Much work has been devoted to studying optimal levels of discretionary corporate disclosures, a topic of particular interest since electronic communication has dramatically lowered the cost of sharing information once printed and mailed to each shareholder.
Work by Robert E. Verrecchia of the University of Pennsylvania shows that when disclosure costs are fixed, the threshold level of disclosure is negatively related to the quality of information (precision) to be disclosed. That is, as information rises in quality (is more precise), the threshold for disclosure is lowered. The thinking behind this finding is that corporate executives have concluded that the better the information, the more harmful it is for the firm to withhold it.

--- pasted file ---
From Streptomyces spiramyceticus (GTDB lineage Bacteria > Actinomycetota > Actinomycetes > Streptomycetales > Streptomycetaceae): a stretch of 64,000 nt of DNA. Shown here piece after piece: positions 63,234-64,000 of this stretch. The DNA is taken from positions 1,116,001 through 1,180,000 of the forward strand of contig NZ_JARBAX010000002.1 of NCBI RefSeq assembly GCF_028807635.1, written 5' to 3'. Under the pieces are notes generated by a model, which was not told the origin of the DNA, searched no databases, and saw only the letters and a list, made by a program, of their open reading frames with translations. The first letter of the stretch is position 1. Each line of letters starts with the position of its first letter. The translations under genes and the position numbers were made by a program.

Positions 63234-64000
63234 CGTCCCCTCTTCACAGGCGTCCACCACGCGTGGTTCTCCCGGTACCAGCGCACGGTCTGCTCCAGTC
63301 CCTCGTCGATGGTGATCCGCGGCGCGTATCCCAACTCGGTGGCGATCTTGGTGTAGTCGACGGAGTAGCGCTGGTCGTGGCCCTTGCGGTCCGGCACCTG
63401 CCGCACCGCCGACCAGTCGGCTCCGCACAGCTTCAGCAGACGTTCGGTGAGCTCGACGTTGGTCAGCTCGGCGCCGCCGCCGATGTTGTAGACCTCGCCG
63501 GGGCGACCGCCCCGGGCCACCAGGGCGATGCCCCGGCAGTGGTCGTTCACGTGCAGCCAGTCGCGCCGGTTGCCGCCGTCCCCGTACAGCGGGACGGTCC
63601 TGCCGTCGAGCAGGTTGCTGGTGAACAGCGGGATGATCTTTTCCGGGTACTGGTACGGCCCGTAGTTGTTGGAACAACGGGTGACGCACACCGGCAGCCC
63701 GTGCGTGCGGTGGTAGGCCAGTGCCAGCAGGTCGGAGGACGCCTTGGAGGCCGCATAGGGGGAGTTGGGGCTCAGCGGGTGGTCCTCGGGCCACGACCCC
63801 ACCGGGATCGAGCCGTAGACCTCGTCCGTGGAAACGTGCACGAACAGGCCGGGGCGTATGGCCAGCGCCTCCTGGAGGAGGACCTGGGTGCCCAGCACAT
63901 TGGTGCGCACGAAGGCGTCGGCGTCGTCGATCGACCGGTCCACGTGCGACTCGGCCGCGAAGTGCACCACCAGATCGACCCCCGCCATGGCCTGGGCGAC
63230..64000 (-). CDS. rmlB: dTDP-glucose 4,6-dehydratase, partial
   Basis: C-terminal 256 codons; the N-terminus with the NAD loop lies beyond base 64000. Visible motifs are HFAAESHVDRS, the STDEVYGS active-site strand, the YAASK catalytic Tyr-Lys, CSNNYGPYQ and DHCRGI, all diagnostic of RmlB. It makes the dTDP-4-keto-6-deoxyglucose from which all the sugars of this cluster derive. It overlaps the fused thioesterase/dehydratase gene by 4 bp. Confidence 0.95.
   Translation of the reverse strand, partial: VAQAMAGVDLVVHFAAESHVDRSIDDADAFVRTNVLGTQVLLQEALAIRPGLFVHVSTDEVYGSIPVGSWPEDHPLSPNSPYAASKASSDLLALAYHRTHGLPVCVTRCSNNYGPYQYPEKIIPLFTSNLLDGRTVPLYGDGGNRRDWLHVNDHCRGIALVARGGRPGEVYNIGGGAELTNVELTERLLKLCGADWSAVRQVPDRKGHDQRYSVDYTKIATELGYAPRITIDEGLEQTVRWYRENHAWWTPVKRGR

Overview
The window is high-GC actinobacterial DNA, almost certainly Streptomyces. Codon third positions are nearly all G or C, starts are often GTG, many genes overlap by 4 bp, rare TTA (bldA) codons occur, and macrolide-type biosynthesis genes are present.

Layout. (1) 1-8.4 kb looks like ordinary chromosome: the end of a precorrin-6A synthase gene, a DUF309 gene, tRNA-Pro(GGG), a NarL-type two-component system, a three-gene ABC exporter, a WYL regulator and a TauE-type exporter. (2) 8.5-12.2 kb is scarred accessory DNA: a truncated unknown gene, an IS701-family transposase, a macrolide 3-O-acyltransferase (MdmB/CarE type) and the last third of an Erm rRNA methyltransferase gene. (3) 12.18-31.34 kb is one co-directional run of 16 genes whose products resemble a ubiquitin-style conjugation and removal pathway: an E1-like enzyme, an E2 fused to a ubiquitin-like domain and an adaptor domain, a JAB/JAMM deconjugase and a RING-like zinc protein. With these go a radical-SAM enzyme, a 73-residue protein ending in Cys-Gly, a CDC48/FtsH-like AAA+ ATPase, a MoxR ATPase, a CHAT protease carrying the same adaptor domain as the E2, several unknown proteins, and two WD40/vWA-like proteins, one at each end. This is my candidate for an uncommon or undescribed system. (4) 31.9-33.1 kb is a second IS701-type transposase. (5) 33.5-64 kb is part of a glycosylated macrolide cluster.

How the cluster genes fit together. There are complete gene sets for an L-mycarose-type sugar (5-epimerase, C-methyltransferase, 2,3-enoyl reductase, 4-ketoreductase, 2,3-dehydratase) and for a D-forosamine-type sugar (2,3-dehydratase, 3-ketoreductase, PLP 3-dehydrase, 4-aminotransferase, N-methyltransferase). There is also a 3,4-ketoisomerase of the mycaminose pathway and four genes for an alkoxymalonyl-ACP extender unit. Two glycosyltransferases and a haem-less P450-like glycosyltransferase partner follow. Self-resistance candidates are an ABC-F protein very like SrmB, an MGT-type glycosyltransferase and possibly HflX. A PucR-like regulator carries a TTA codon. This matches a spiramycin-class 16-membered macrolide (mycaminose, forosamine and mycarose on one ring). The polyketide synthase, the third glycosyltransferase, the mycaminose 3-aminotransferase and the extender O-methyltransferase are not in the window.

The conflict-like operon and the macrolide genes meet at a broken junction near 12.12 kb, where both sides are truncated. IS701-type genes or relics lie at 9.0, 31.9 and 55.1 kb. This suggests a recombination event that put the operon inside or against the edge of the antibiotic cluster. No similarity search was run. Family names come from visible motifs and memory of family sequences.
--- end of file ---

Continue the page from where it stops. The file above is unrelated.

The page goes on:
In this paper, we look to see what happens when costs are not fixed; that is, as the quality of information improves, the cost of gathering and transmitting it increases. We find that when this is the case, Verrecchia’s unambiguous result does not hold.
The presence of information quality in the cost function creates a countervailing force such that more precise information does not necessarily imply more disclosure. This suggests that corporate leaders have an added incentive to withhold from the market precise information of a proprietary nature.